Once I started flying the F- 16, I noticed right away that I had a whole new set of muscles in the front of my neck and upper chest. In thinking about this a little further, it should be obvious that the difference in the seat-back angle requires you to exert some physical effort to keep your head from being forced backward under elevated g loads. Even though you’re leaning back in the seat, the natural human tendency is to carry the head still aligned with the local vertical. This is much like watching television at home in your easy chair. Unless you’re asleep, your head is not back against the headrest. The airplanes you’ve previously flown wanted to force your head forward under the same g level. This slight discomfort with the newfound muscles quickly passes, just like any other new physical endeavor.

One often-heard item concerning this new seat-back angle is that some people feel they can’t look toward six o’clock as easily as with their previous airplanes. Once again, pay some attention to the fact that this is a different airplane. With a conventional cockpit, you’re sitting erect or leaning slightly forward in the seat. The human makeup is such that the head rotates fairly well about the vertical axis. Therefore, it’s fairly easy to rotate the head and eyes far enough left or right to see over your shoulder. You get comfortable with such a motion because you’re familiar with it. These very same people who are complaining seem to forget that they’re usually doing nothing but looking at aircraft structure once they get cranked around. Looking at six o’clock in the F-16 requires a little different technique. Instead of simply turning your head, try this (don’t even think about leaning forward): use the “towel racks” to push or puff yourself left or right as far as you can go. (Both directions will work, and, with a little practice, you’ll quickly learn which direction is better at that particular moment.) Now, lean your head toward your shoulder in the same direction you’re leaning your body. With a little practice, you can get to where you can support your head with your shoulder while you’re pulling g. Now rotate your head about the now-leaning vertical axis and you’ll be able to look nearly right down the back of the airplane. And better yet, those clever devils have not put any aircraft structure in your way. The only possible interference now is from the top of the seat. Amazing.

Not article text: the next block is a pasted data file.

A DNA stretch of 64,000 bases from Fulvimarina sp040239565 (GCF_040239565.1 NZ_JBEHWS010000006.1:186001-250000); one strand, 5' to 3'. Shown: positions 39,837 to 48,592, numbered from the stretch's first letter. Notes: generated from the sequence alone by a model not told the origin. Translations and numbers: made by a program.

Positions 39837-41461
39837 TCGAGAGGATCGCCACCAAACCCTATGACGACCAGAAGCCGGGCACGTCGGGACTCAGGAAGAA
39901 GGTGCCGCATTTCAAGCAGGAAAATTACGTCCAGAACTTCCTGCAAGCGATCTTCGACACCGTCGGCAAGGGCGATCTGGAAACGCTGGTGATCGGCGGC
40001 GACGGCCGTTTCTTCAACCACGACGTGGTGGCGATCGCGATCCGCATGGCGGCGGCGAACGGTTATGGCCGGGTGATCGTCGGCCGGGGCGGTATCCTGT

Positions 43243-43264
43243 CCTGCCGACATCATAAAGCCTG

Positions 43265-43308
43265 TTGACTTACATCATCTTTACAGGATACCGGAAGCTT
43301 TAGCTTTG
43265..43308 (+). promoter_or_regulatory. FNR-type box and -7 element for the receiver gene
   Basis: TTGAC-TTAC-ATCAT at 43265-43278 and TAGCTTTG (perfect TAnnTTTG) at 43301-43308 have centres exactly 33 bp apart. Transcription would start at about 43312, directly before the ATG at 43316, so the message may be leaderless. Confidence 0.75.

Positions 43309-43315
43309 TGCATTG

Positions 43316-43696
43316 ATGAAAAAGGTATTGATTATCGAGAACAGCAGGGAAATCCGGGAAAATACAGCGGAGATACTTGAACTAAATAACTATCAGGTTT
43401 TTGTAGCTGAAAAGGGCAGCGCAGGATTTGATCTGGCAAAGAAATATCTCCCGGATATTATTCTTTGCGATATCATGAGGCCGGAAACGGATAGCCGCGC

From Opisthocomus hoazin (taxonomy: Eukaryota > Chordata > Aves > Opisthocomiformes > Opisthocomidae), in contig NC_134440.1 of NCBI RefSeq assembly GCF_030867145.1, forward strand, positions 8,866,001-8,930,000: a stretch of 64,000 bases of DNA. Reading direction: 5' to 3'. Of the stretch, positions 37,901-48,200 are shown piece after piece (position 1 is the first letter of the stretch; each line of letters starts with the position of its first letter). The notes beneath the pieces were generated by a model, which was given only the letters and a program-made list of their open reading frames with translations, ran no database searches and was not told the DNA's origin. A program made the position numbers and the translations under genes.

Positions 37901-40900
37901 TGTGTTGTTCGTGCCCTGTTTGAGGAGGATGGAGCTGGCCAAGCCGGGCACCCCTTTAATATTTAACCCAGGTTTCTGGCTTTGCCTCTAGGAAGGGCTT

I’ve not heard many pilot complaints about the lack of a canopy bow in the F- 16. I get the impression that everyone is impressed with the markedly improved visibility that results. That is certainly the most lasting impression I had on the initial takeoff I made in the airplane. For a minute, I thought I’d forgotten something. I finally realized that I could see like in no other Air Force airplane I’d ever flown.